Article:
Categories: Useful Automotive Information
Car Aftermarket Mods That You Should Splurge On (And a Few You Shouldn't)
Every car is unique. Some have much better horsepower, while others have better fuel economy. Not every car has the perfect specs or design features a car enthusiast would want. That's why car lovers seek to refine and modify their cars to get the most out of them.
Every car is unique. Some have much better horsepower, while others have better fuel economy. Not every car has the perfect specs or design features a car enthusiast would want. That's why car lovers seek to refine and modify their cars to get the most out of them. Whether you’re increasing your horsepower, replacing OEM parts, or making it more fuel-efficient, there are many ways to mod your vehicle.
With so many manufacturers and auto parts out there, it's often difficult to sift through the noise to see which aftermarket mods are worth splurging and which ones are simply a waste of money. While there are ways to ease the financial burden of upgrading, this post is all about maximizing bang-for-buck. So let’s take a look at some upgrades to get you started—and some you’ll want to avoid.
Splurge: Air Intake
It's simple; more air equals more horsepower. Many cars have clogged air filters that decrease air intake to the engine. Performance car air filters exist because they have an extremely high flow rate, which adds more power to the engine.
It's vital to also switch the restrictive factory air intake for a performance cold air intake. The engine is prone to overheating while driving, so a cold car air intake pulls cooler outside air into the engine. Aftermarket air intakes often expand the tube diameter while also straightening unnecessary bends. As a result, the car can receive a larger amount of denser air to fuel the engine. A simple installation of cold air intake or a universal air filter can easily add 5 to 10 horsepower in a single tune. You might also consider a performance car oil filter to protect and optimize your engine!
Although most people may not think of tires as an aftermarket mod, the right tires are sure to reduce wear and tear on the car and improve fuel mileage. Tires should also be customized based on the intended use (for example: all-weather tires, all-terrain tires, snow tires, road tires, or mud tires). Drivers should look for 300+ treadwear rating, an “A” temperature rating, and a “AA” traction rating on their tires to maximize performance and durability.
Your suspension system is designed to absorb sustained shock while driving. When a vehicle hits a bump, the system relies on shock absorbers, springs, and coils to keep the car from bouncing. When a car turns, the suspension keeps the vehicle on the road and distributes its weight evenly.
Standard OEM suspensions will inevitably fail and cause problems for your brakes and tires and wear on other parts. High-end suspension systems let drivers adjust the stiffness and ride height for better safety and performance. Drivers who enjoy taking their vehicles off-road should invest in high-quality suspensions to provide better clearance and improved shock absorption.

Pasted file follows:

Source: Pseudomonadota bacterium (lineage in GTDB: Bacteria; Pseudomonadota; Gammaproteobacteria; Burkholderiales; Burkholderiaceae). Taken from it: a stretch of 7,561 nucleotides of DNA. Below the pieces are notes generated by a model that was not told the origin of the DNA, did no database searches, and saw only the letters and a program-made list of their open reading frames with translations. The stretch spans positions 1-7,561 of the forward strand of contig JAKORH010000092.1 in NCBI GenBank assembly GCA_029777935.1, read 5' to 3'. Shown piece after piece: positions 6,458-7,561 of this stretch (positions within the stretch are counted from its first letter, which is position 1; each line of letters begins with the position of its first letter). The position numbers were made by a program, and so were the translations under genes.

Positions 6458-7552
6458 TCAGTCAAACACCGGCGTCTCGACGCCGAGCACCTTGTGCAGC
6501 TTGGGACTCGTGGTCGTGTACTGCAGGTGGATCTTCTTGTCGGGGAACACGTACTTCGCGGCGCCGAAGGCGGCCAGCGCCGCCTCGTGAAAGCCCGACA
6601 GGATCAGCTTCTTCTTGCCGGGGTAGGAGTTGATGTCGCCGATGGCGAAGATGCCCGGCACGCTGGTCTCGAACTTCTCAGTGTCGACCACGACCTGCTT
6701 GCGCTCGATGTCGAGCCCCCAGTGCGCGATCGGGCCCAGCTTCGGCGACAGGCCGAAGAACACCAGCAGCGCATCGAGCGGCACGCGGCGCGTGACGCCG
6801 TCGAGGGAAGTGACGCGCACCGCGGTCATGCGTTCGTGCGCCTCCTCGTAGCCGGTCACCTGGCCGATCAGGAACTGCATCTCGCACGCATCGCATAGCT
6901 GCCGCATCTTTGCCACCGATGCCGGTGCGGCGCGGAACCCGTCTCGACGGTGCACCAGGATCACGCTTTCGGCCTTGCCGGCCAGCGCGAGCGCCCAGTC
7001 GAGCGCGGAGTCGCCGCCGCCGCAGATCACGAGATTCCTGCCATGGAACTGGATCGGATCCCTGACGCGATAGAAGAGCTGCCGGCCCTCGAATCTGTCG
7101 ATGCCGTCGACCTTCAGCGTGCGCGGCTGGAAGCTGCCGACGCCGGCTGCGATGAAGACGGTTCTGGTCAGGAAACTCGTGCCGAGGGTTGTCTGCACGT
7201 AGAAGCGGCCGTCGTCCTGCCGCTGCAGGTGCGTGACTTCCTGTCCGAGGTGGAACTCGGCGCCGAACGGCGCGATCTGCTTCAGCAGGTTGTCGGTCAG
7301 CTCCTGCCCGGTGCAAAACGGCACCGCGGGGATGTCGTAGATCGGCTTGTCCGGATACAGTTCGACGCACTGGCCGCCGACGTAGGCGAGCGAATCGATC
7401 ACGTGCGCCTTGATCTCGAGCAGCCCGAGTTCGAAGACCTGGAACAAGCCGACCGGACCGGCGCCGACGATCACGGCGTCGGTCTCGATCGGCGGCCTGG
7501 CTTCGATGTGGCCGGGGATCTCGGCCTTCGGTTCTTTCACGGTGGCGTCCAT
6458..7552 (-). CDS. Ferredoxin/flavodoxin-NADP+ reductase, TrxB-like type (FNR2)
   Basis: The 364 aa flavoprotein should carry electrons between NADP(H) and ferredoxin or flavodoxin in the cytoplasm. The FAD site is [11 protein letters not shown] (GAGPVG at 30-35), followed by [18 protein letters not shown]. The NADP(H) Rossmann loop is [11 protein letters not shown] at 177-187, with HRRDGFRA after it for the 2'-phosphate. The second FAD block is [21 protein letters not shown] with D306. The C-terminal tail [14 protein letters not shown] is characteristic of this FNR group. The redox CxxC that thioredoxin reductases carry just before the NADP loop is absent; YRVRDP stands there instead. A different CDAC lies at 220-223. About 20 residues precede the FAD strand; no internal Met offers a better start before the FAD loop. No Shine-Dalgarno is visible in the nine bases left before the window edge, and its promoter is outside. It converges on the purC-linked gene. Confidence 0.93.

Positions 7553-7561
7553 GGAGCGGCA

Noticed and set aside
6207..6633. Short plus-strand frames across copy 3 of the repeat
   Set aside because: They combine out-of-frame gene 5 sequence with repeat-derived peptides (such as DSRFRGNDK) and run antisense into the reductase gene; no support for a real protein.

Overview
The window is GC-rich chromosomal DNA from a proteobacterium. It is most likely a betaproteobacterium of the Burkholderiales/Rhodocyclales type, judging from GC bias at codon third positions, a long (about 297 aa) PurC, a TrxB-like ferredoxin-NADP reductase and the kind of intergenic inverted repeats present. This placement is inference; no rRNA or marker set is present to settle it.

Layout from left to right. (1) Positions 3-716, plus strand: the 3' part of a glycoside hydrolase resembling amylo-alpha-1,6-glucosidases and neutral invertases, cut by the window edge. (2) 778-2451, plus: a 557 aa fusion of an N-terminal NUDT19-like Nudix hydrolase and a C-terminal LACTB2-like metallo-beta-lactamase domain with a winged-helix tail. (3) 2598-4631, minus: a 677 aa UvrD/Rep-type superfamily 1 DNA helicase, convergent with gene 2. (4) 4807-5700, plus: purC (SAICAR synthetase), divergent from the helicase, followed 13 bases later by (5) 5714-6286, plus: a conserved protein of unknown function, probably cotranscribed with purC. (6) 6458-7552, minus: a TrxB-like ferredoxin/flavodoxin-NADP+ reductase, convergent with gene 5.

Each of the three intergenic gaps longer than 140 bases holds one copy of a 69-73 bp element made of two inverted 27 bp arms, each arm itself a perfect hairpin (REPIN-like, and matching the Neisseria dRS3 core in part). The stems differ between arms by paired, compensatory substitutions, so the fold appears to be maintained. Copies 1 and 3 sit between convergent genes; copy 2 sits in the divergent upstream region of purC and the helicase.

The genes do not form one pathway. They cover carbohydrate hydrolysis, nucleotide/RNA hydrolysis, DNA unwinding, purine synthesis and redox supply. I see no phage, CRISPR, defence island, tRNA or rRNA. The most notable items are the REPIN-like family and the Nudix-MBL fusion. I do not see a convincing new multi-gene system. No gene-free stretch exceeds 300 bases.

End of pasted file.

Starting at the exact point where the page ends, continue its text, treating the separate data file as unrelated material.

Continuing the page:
Splurge: LED Headlights
Safety should always be top priority—the yellowish halogen bulbs that come stock won't cut it. They don't offer enough light output to see well while driving in dark conditions. Additionally, the meek yellowish light can lead to drowsiness, making driving after nightfall even more difficult. High-intensity discharge LED headlights have a secondary electric amplifier and a bulb charged with a special gas to enhance brighter illumination. Compared to low-quality halogen bulbs, they can double the visibility of the roadway, which is imperative when driving in rural areas.
Avoid: Obnoxious Body Kits
Body kits have become increasingly popular among car enthusiasts. High-profile video games like Grand Theft Auto and films such as The Fast and the Furious have elevated the interest in body kits. Modding culture has promoted plenty of obnoxious, loud, and bright body kits. Body kits only enhance the appearance but do nothing for the actual performance of the car. They’re also risky—many aftermarket manufacturers have been notorious for selling cheap, low-quality body kits.
Avoid: Overly Loud Exhaust
Every car enthusiast loves a loud, obnoxious car. We dream about that deep thunderous growl and the feeling of a hungry engine ready to race ahead. Unfortunately, most states have a legal limit of how loud a vehicle's exhaust system can be. For example, Washington state specifies that the maximum volume levels can't exceed 95 decibels on highways—so it's important to check federal laws before swapping the exhaust. Furthermore, cops will pull over drivers at their own discretion if they feel the exhaust is too loud and the state can issue fines to drivers with overly loud exhaust systems.
Avoid: Spoilers on Front-Wheel-Drive Vehicles
What exactly are spoilers? These mods look like upside-down wings (similar to an airplane wing) that generate downward force on the vehicle. They’re well suited to rear-wheel-drive cars because they place more pressure on the drive wheels, reducing the loss of traction and risk of spin-out. However, on front-wheel-drive vehicles, they are simply a waste of money. Spoilers are designed for race cars, but streetcars typically don't get up to speeds where spoilers would be of any use.
It's no secret that auto parts are expensive. There can be steep and unexpected costs associated with buying a car, maintaining, and modifying it. Rather than splurge on trivial, ineffective upgrades, only invest in mods that produce meaningful upgrades and consider taking auto loans with low interest rates to help subsidize any hefty upfront costs.